After Gretchen’s delightful Christmas at Hogwarts post, we move on to some crazy-ass chapters. Christmas is over, guys. It’s December 27th. Shit is getting real. It is time for frustration, brainwashing, and teen angst. First off, let’s establish where I stand on “Moody Teen Harry”: I love him. He is so real. And guess what? You were a whiny shithead with emotional issues when you were a teenager too. Trust me, you were. Plus, you had way less pressure put on you than Harry does. At least you didn’t have an entire civilization simultaneously berating you and needing you to save their lives. Perhaps we all hate our teen selves a little, but I mostly feel sorry for mine. I still relate to her more than I probably should at 30 years old, but there you have it.
Dolores Umbridge. I hate that chick. We all do. If you don’t, you might have been reading the wrong book. I hate her more than I hate Voldemort. Why? Because we go along, thinking the Ministry of Magic are the good guys and then, all of a sudden, those who are supposed to have our best interests at heart turn into the bad guys and start brainwashing everyone because they are wizard-supremacist cowards. Remember who the enemy is, people. This, my friends, is the face of pure evil:
Here we go. Hold on to your butts.
CHAPTER TWELVE: PROFESSOR UMBRIDGE
Oh, Seamus. One of the Ministry’s brainwashing victims. Way to stand by your friends, dude. Since when to teenagers actually listen to their parents and stay away from friends they deem a bad influence? The teen years: you’re doin’ it wrong. Meanwhile, in the girls’ dormitory, Hermione has been telling off Lavender Brown as well. She probably should have slapped her. Oh wait, I might be projecting things onto Lavender from Book 6. They are, however, eclipsed by Percy’s incredible assholishness, but that’s a story for another chapter.
After Seamus runs out of the dorm like a little twit, Hermione finds the first advertisement for
victims testing subjects for Weasley’s Wizard Wheezes. She immediately lets the power of being a prefect go to her head and rips the poster down, declaring that she and Ron need to lecture his older brothers, an opportunity he, of course, jumps at immediately. Oh wait. The other thing.
Hermione has better ideas throughout this chapter. She is full of the knowledge, as per usual, declaring the importance of “inter-House unity” and reading the Prophet because “it’s best to know what the enemy are saying.” Plus, she schools Ron about interfering in Harry’s potential love life. Damn. That girl is so SMART. And Reasonable. She’s kind of like Jiminy Cricket but more badass.
Cho comes by without her gang of gigglers, but Harry manages to make her sad about Cedric and Ron does that thing extreme sports fans do where he accuses her of being a Tornados bandwaggoner. So, that’s another successful encounter.
In this chapter, the gang goes to all of their more unfortunate classes. Nothing particularly noteworthy happens until they get to ... dun dun dun… Defense Against the Dark Arts. Like all things carefully regimented by the government, this class has been transformed into something incredibly boring, strict, and ultimately unhelpful. The lesson plan now consists of reading chapters and copying simple notes. They really needed a teacher for that. During this scintillating lesson, Umbridge makes plain the Ministry’s position on Voldy. Despite all evidence to the contrary, they are going to plant their heads firmly in the sand, ostrich style, and hope that nothing bad happens. Not only that, but they are going to vehemently deny that there is any danger, actively working against the safety of the wizard population. Excellent plan.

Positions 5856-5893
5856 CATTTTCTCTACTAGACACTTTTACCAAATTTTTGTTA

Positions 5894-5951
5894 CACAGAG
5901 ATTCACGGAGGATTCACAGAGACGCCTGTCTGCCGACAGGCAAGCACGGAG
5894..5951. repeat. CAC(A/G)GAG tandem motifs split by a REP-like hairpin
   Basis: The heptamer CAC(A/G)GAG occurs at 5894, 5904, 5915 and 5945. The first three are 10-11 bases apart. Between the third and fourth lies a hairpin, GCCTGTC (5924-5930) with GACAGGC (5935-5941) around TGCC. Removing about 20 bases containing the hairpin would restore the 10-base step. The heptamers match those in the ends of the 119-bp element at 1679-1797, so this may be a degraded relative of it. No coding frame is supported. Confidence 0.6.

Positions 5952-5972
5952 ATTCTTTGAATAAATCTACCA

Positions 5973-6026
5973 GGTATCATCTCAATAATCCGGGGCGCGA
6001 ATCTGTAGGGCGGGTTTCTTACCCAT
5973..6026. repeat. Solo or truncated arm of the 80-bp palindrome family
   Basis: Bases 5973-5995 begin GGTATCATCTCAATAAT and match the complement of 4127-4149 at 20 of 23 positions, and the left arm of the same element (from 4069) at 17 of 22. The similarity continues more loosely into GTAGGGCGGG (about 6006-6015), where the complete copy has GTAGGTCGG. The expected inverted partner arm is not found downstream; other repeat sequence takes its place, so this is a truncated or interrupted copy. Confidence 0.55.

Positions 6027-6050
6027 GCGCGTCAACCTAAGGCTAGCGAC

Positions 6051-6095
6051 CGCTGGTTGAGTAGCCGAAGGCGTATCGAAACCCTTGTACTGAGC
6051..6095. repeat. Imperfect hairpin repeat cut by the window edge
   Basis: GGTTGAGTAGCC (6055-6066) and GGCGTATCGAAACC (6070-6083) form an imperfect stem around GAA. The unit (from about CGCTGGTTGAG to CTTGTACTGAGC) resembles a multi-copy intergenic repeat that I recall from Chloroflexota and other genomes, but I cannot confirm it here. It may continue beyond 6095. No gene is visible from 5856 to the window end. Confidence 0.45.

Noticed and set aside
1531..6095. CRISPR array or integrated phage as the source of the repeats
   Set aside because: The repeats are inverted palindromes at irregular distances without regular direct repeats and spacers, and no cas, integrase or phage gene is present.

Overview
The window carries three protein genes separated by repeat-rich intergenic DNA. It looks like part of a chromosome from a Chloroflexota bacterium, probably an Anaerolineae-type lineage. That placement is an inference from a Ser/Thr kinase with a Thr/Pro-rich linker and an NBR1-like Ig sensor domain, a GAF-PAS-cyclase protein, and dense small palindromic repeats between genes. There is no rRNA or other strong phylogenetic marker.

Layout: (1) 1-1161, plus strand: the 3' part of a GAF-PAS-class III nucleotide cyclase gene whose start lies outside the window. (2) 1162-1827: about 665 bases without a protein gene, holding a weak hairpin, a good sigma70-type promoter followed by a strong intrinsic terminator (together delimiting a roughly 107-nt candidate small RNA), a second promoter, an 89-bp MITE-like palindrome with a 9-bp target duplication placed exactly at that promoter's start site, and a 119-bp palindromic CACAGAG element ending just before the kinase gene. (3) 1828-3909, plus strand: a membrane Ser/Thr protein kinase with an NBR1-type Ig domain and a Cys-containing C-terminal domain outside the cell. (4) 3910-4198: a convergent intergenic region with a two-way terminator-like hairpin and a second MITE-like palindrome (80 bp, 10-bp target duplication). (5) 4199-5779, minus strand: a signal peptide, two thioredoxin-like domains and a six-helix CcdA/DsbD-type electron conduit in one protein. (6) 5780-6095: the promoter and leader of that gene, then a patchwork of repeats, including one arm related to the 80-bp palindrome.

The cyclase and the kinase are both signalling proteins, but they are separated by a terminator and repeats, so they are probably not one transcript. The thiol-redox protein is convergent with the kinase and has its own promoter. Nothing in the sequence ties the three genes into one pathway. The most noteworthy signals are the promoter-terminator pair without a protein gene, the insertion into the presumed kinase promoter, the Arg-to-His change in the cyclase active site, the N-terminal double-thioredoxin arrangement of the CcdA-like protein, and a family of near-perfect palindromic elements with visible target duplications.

Moody Teen Harry is understandably angry about this. He fires back at Umbridge and gets sent to McGonagall’s office for his trouble. As punishment, McG gives him a cookie and tells him to keep his head down and not to draw more wrath from the Ministry. Duh, Harry. Listen to Hermione, would you? She’s your Jiminy! Come to think of it, Pinocchio didn’t really listen to his…
CHAPTER THIRTEEN: DETENTION WITH DOLORES (AKA THE SHIT GETS REAL)
I believe He-Who-Must-Not-Be-Named is back, and I believe you fought him and escaped from him.
Well, you can just go straight to her and ask her to let you off on Friday… and I don’t care how you do it, tell her You-Know-Who’s a figment of your imagination if you like, just make sure you’re there!
She sits him down in a chair and tells him to do lines with her “special quill” and no ink. Turns out, the words “I must not tell lies” CUT THEMSELVES INTO THE BACK OF HIS HAND WHILE HE WRITES THEM OVER AND OVER IN HIS OWN BLOOD. I’m sure the Geneva Conventions outlawed that shit. That is some incredibly disturbing punishment. Very brainwashy and torturous. This is another way in which Harry Potter reminds me of Matilda. Umbridge is Miss Trunchbull, doling out punishments so awful, no parent would actually believe them. She is so bad, Harry theorizes she is being controlled by Voldemort. Nope. Just a psychotic bureaucrat. In between torture sessions, we get the feeling Harry just sort of escapes into making up his homework assignments and distances himself from his friends. The “I must not tell lies” lines are so disturbing that he can’t bring himself to even tell them about it. That shit cuts deep.
And on that note, we end this disturbing set of chapters, which set things up quite well for what’s to come. These mark a distinct shift in the tone of HP. It’s not all magic and Quidditch now, people. Now, it’s politics and torture. And it may just be life and death.